What a lovely lens is this! Better built than average, very useful series of angles for everyday photography, supported by clear, colourful sharp results and a realistic price. I've missed the ultra wide angle since my CZ Distagon 18mm becomes an "ordinary" 29mm on a 1.6 crop DSLR. That the lens is a EF-S is not much of an importance to me, it works just fine. And when someday I'll decide to get a FF DSLR, the 17-40L will serve the same purpose as this EF-S 10-22 on a 1.6 crop DSLR. But as usual, images say more than words, so I have posted some photos taken with this ultra wide here:

As there's no image quality issues for me, a remark is addressed to its butt-ugly EW-83E lens hood which shares the same purpose for the 17-40L and the 16-35L. This hood is very wide, absolutely out-of-proportion in relation to the lens' nice balanced build, a stand-in-the-way in many bags and on top of it relatively expensive as well. So I decided not to use any hood at all until I bump into the right alternative, nicely formed one, not too big but still functional hood someday (EW-83II?). I use a screw-in UV filter instead to protect the vulnarable lens' front element/coating. Luckily this EF-S 10-22 isn't too sensitive to flare, although I've seen a lighter aperture blade-ish spot in the centre of an image one time. It could also be caused by the use of the protection filter.

All in all, it's an excellent all purpose lens. Highly recommended, provided one can handle its very wide angle which can be confusing to photography newbies.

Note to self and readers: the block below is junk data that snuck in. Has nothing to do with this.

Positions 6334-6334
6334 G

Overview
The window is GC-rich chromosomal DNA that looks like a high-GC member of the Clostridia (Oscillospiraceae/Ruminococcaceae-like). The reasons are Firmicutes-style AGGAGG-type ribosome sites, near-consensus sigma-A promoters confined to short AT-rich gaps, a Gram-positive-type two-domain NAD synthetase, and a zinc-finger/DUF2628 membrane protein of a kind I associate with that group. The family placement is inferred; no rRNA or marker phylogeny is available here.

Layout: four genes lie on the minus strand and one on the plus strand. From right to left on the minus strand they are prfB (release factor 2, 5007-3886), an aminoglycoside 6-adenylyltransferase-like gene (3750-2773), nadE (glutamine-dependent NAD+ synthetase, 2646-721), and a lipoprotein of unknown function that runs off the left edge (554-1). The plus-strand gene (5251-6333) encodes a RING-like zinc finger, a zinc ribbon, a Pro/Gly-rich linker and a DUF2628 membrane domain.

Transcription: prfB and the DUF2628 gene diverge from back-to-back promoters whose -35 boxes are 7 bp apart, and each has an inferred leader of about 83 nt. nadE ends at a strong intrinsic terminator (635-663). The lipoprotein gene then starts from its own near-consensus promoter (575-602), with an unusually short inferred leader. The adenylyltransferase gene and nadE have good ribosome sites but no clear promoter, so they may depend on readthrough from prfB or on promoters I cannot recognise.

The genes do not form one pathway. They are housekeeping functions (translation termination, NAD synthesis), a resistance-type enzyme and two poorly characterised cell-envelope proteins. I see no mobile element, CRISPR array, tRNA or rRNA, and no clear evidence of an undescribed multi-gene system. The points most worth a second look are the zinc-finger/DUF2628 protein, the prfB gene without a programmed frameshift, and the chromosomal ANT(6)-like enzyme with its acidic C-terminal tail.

Canon EF 70-300mm f/4.5-5.6 DO IS USM

Review Date: Nov 15, 2006 Recommend? yes | Price paid: Not Indicated | Rating: 7 

Pros: small, black, inconspicuous, image quality
average built, zoom action cheap, price too high

Seems there are differences in image quality coming from this lens, but I think I'm lucky not to have to deal with image quality problems. Images say more than words, so I have posted some photos taken with this small and inconspicuous lens - which is also its strongest point - here:

My biggest issue is that the lens build quality is average and about the same level (or maybe worse) of - say - a midrange 28-135mm IS USM. There are wobblings all over its duo-cam plastic construction which gives a really cheap feeling to it. The zoom ring rotates heavily, especially when pointed straight right at an object and there's a resistance at the end of its longest end. I have to do this trick to make it easier: to zoom out, point the lens first downwards then rotate to the desired (longer) focal length. To zoom in (shorter focal length), point the camera/lens combination upwards followed by rotate action of the zoom ring. This "method" give a smooth(er) zoom action result, but beware of doing it in a proper order, otherwise it might resulted in a heavier zoom action!

Having being spoiled by the best build quality of buttery smooth metal-barrel lenses of Carl Zeiss for decades, I don't buy this cheapish feeling of this 70-300 DO lens. Especially at this price point, makes the lens price way out of proportion. Shame on you, Canon !

So, recommended? Yes, but ..., that is if you can live with its shortcomings and the exorbitant high price. Otherwise look elsewhere.